Julian Barnes was born in Leicester in 1946. His novel “The Sense of An Ending” won the Man Booker Prize in 2011. He worked as a literary editor and TV critic for the New Statesman in the 1970s.
What’s your earliest memory?
I deeply mistrust all my supposed “earliest memories”. The first authentic memory I have is being held up by my father to watch the funeral of Queen Mary go past.
Who are your heroes?
“No monsters, no heroes” was Flaubert’s slogan – though he was talking more about subjects for the novel. Of course, it’s safest to have dead heroes and heroines, who can’t suddenly disappoint.
What was the last book that changed your thinking?
Probably Yanis Varoufakis’s Talking to My Daughter About the Economy – though my previous understanding of economics couldn’t exactly be described as “thinking”.
Which poliical figure, past or present, do you look up to?
As the great French diarist Jules Renard put it: “Politics ought to be the finest thing in the world: a citizen in the service of his or her country. Yet it turns out to be the lowest.” But I much admire Garibaldi.
What would be your Mastermind specialist subject?
Life at the New Statesman 1975-1980.
What TV show could you not live without?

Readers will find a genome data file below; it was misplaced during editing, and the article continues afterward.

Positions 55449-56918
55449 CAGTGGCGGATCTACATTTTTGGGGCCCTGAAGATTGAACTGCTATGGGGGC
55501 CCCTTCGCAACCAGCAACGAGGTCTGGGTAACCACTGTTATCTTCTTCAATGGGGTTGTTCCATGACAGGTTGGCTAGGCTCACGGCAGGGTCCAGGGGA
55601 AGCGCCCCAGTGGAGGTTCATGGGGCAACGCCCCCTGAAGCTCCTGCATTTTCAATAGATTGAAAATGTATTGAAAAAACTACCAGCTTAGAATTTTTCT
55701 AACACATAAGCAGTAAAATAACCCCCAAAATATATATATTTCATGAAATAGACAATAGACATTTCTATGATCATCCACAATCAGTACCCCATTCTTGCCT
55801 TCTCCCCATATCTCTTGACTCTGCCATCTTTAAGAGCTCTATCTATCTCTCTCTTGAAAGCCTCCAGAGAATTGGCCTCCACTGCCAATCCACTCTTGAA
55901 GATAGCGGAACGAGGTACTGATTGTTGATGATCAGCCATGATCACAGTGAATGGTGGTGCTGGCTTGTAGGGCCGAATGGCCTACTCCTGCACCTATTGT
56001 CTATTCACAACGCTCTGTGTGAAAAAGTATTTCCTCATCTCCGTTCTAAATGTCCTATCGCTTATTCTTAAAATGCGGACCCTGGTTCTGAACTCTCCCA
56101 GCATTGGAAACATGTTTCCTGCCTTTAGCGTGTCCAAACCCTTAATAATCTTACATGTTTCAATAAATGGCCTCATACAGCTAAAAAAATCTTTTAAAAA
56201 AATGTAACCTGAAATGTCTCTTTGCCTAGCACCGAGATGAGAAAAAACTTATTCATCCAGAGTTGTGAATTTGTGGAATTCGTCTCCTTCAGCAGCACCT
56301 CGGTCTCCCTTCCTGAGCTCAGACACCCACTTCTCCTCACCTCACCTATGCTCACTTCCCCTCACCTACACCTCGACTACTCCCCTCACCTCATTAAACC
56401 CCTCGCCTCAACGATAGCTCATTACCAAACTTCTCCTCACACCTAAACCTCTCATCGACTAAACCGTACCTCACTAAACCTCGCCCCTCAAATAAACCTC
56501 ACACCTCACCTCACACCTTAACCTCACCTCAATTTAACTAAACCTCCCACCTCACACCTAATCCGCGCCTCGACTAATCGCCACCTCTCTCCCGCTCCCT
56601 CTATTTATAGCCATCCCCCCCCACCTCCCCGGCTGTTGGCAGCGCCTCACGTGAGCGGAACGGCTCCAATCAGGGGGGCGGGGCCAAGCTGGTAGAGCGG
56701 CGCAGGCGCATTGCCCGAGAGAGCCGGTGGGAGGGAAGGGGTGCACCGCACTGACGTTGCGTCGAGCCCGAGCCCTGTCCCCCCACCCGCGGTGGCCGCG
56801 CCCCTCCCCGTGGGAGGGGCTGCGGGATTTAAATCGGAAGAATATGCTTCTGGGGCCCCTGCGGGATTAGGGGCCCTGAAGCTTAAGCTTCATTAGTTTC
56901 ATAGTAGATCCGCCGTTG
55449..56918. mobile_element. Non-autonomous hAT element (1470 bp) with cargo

The first two series of Heimat; the first two series of Mad Men; the first two series of Borgen. Of late, the Six Nations rugby.
Who would paint your portrait?
Lucy Mackenzie, who specialises in tiny still lifes, but has done portraits. As the picture would be very small, I couldn’t be accused of vanity if it hung on my wall.
What’s your theme tune?
Far too often during the Six Nations it is “Flower of Scotland”. Also, recently, Bob Lind’s “Elusive Butterfly”. I don’t boast of these auditory apparitions.
What’s the best piece of advice you’ve ever received?
“You must allow others the right not to like your books.” And: “Remember that as we grow older, we get hardened in our least acceptable characteristics.” I can’t say I’ve done very well with either so far.
What’s currently bugging you?
Brexit, and the delusional incompetence of those supposedly in charge of it. The deliberate running-down of the NHS. Increasing extremes of poverty and wealth.
In which time and place, other than your own, would you like to live?
I’ll opt for some time in the future, in some quasi-Scandinavian reality, where the previous question will have been sorted out and the next has become the norm.
What would make your life better?
To know I was only halfway through it.
When were you happiest?
You’ll have to apply to my (posthumous) biographer for the answer to that.
In another life what job might you have chosen?
I might have made a useful priest – perhaps in rural France in the 19th century. Looking, listening and seeking to understand, like a novelist. But I might have been tempted to take notes in the confessional.
Are we all doomed?
In the short term, yes. In the longer term, definitely. But to quote Renard again: “We’re put on earth to laugh. We shan’t be able to in purgatory or hell. And it wouldn’t be fitting in paradise.” And those who laugh live longer.
Julian Barnes’s latest novel, “The Only Story”, is published by Jonathan Cape
This article appears in the 21 Mar 2018 issue of the New Statesman, Easter special